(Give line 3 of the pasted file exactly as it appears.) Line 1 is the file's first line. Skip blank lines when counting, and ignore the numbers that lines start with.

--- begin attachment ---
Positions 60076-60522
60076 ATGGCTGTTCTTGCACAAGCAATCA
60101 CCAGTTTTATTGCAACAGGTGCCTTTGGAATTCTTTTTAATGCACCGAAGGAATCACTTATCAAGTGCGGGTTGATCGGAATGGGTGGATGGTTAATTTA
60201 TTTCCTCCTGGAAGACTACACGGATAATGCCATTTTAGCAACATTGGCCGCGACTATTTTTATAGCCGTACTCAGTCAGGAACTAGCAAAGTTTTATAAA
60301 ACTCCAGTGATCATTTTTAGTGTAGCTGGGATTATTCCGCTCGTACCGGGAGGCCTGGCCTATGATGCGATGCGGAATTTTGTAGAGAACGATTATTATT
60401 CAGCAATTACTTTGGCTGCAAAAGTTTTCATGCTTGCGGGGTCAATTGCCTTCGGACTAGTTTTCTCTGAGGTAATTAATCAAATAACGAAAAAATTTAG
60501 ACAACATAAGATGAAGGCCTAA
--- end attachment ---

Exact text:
60101 CCAGTTTTATTGCAACAGGTGCCTTTGGAATTCTTTTTAATGCACCGAAGGAATCACTTATCAAGTGCGGGTTGATCGGAATGGGTGGATGGTTAATTTA